Premiere of the Visual Journey film: Tunaweza Raising Awareness About Albinism


The problem is not albinism, it is the negative perception towards it. If we emphasise love and care in families and society, people with albinism will reach their goals.
Tunaweza — We Can


In The Constellation project “Visual Journey”, the community takes complete ownership of their story and how they tell it. This Visual Journey is a self-filmed story about how families fight discrimination, with love. It is a collaboration with the African Albinism Network (AAN), the Karagwe Community Based Rehabilitation Programme (KCBRP), The Constellation, and Visual Development in the context of the Voice Link and Learn process for multi-country grantees. It is funded by Voice.

The dream of the Africa Albinism Network was identified a year ago, in 2022.

Premiere of the Film on the 13th of June, a Special Date…

The African Albinism Network (AAN) is happy to launch it on the International Albinism Awareness Day (IAAD). All the more so, as this year, the Tanzania National Action Plan (NAP) on Albinism was launched that day. The endorsement of the NAP by the Government is a milestone achievement for the AAN.

The filmmakers’ team at the launch of the film.

Two couples share how they raise their children in an environment that is discriminating people with albinism:

Mzawa Iddi Bakari and Abdillah Omary Abubakari, parents of one child without albinism and two with albinism, and Editha Francis and Francis Samwel Undule, parents of a child with albinism.

“I am the fourth child in a family of nine children. They loved and accepted me. Because of their acceptance I grew with great confidence. My siblings were like a shadow to me because even if I was mistreated, teased on the street, provoked in school, it felt like it was not a solitary fight: all of them were there to fight by my side, together.”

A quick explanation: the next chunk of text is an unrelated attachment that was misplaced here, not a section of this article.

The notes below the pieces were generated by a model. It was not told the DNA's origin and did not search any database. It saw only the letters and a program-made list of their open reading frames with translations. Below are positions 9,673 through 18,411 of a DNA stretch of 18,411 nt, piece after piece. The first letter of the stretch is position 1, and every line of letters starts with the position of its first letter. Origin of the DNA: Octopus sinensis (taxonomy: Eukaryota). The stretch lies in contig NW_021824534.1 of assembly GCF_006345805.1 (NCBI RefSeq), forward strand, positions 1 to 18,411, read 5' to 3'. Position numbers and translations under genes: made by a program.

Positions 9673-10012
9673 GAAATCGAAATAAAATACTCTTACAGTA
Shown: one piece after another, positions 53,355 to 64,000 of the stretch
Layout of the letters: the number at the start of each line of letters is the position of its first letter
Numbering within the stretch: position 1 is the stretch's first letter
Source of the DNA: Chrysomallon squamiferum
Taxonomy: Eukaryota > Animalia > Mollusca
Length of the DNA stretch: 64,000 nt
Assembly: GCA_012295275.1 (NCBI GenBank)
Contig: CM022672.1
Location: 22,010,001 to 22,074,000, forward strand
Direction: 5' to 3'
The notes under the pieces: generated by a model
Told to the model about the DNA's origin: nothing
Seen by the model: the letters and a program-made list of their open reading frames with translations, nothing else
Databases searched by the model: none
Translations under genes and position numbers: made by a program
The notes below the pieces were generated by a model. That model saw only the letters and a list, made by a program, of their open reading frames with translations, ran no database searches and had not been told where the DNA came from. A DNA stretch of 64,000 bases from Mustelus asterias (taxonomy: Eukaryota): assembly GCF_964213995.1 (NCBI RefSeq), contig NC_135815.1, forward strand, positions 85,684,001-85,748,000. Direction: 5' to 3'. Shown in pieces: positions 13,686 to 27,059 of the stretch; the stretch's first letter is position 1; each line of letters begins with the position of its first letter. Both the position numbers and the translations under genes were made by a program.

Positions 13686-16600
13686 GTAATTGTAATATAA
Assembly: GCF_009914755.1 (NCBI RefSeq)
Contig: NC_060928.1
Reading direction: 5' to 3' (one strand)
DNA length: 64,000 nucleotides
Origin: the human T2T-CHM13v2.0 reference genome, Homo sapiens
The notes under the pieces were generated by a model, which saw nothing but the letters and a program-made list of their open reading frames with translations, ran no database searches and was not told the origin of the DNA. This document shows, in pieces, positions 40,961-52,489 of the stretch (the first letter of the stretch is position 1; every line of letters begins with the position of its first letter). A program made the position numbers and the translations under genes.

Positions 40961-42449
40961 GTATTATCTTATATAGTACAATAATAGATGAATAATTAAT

“I have to say this very clearly: a child is a child whether with albinism or not. They need to be seen, valued, and cared for. But also given the opportunity to know what they want.”


“Sometimes when you have a different kind of child regardless of the type, it can be a blessing that will transform your life one step at a time. She gave me the motivation to work hard in life to make sure she will live a good life. This commitment really changed my life.”


“A bad feeling was stuck in my heart since the moment the child was born, but it vanished when he said he loved me and the child.”


“Our experience and hopes”, by the filmmakers: Naila Omary and Magdalena Chistopher Mtumbuka

“We are so proud to have participated in this project! We had fun and learned new things throughout the experience.”


“The preparation of the launch of the film was a bit hectic but we did it under the team guidance and supervision. Government officials participated in the launching so they will be referring to it when talking about albinism awareness.”


“As filmmakers, we became agents of change by raising awareness. The TUNAWEZA film will last for a very long time and will be easily accessible thanks to technology, transforming people even in rural areas. The Tanzania Albino society (TAS) promised to share it on their platforms as well as KCBRP and AAN. Our wish is also for this film to be displayed in rural platforms when people with albinism gather and society at large for awareness to go viral.”


“This film has a big message that many people need to hear so as to heal from their traumas and to get strength to move on positively with their lives. The stories are very relevant to societies in Africa.”

Naila (one of the filmmakers) having a chat at the centre where one finds help and a sense of community.

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